S Krishnan, secretary, Ministry of Electronics and Information Technology, mentioned whether the technology would be made mandatory or not was a distant matter. “It is a domestic development. How the technology is utilised and what the utilisation is going to be is the next step.

He emphasised that the adoption of D2M largely depended on the choice of consumers. “If there’s an increase in costs, it depends on who wants to consume what.” However, he hinted at the possibility of mandating that manufacturers embed D2M technology in smartphones.

The Project Cost

Incorporating a separate baseband processing unit is expected to significantly increase smartphone costs and potentially impact the current architecture for LTE and 5G networks. The D2M network will operate in the 526MHz-582MHz band, requiring larger antennas that may pose integration challenges within the current smartphone design. Device manufacturers have expressed concerns that implementation of this technology would increase the price of smartphones as it would require additional chips or dongles to be inserted in smartphones.

The Manufacturers

However, Saankhya Labs, which has designed the D2M-compatible phones, expects the device prices not to be hit much. “With large volumes, about 5-10 million, the chips will cost less than Rs 150, and the external dongles (USB DTV Receiver Dongle) would cost about Rs 500-700,” said Parag Naik, CEO of Saankhya Labs.

Naik said the company is in talks with mobile phone companies to configure this technology in the phones, by using Saankhya’s chipsets. Initially, the company will launch dongles in the market that can be attached with the phones to receive the video content on phones.

Saankhya Labs manufacturers D2M technology mobile phones

The Potential

The Ministry of Information and Broadcasting has especially pushed for this tech. “D2M, provides a tremendous opportunity for the broadcast sector to reach every corner of the population,” said Information and Broadcasting Secretary Apurva Chandra. “With 69 per cent of this data being video content, broadcasting a part of it through D2M will reduce the tremendous load on our 4G and 5G networks,” he said.

The government expects the D2M technology to find a market in India as currently there are 800 million smartphone users in the country. Further, the D2M technology would also help the government reach nearly 80-90 million ‘TV Dark’ homes across the country. Of the 280 million households in the country, only 190 million have television sets.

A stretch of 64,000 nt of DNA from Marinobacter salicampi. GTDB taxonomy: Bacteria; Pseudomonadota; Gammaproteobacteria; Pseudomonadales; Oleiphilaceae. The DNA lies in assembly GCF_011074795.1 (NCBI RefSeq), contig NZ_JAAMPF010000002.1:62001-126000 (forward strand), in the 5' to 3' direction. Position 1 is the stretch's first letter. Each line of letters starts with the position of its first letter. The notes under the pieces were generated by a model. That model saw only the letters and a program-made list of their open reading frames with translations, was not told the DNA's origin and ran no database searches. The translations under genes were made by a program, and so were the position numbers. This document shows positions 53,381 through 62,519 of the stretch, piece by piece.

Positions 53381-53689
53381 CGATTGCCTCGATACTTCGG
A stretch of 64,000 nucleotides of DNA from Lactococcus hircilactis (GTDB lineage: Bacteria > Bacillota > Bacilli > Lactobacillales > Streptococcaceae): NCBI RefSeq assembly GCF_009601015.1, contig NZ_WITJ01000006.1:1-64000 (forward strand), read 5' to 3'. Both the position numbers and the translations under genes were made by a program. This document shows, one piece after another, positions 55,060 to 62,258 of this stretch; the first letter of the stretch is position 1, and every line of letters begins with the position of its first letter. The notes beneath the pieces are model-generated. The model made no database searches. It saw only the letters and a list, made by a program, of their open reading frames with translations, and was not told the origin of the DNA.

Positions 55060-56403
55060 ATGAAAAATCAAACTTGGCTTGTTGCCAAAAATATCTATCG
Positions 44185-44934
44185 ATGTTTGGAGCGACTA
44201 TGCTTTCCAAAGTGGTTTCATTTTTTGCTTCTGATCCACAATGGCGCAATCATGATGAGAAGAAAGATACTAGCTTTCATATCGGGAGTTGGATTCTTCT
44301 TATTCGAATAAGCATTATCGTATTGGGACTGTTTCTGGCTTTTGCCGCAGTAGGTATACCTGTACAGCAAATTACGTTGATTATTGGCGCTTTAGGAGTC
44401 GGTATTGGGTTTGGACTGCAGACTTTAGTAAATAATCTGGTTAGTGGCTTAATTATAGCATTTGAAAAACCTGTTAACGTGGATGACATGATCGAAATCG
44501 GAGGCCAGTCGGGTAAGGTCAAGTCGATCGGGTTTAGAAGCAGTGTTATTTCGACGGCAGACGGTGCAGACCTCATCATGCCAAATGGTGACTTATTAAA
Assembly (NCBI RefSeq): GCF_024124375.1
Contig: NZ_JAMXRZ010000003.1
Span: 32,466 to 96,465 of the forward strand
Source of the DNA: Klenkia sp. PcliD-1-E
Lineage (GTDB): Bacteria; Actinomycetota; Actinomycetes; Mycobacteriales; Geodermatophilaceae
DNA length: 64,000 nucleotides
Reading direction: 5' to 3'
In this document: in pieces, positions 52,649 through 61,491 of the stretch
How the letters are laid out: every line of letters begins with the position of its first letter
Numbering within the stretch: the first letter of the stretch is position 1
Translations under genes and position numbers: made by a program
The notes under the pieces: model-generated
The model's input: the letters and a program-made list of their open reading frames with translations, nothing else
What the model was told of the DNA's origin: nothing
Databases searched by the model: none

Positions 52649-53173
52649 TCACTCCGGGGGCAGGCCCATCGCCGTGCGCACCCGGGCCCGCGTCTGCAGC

According to the Telecommunication Engineering Centre (TEC), as of today, no mobile devices are available for any of these broadcasting technologies or standards anywhere. In fact, countries like the USA, Brazil, Mexico and Canada among others are running trials for D2M technology.

The Opposition

Mobile phone manufacturers and telecom operators remain opposed to D2M. The Cellular Operators Association of India (COAI) said that spectrum allocation, network integration, and regulatory and cost arbitrage for D2M needs to be re-evaluated. “Building a dedicated D2M network by earmarking spectrum specifically for the broadcasting infrastructure providing competing/complimentary services would lead to breach of level playing field,” it said.

D2M technology mobile phones opposition Cellular Operators Association of India (COAI)

A key point of contention is the spectrum. The proposed D2M network operates in the sub-GHz band (526 MHz-582 MHz) which is currently used by public broadcaster Prasar Bharati, along with many analogue, and digital terrestrial TV transmitters. It was decided in 2021 that the entire band of spectrum be shared between broadcasting services and D2M.

But now they feel that this entire spectrum needs to be reserved for D2M. However, COAI has called for a transparent auction of spectrum in the band, and a “technology-neutral approach with a focus on seamless integration into the existing mobile networks”. The COAI suggest the spectrum should not be reserved but auctioned.

The DoT body also flagged challenges recently with regard to the availability of a handset ecosystem, scalability of D2M technology, business viability and opportunities, and spectrum requirements. We can only wait and watch to see if the D2M tech makes it to our phones. What do you feel about this new technology?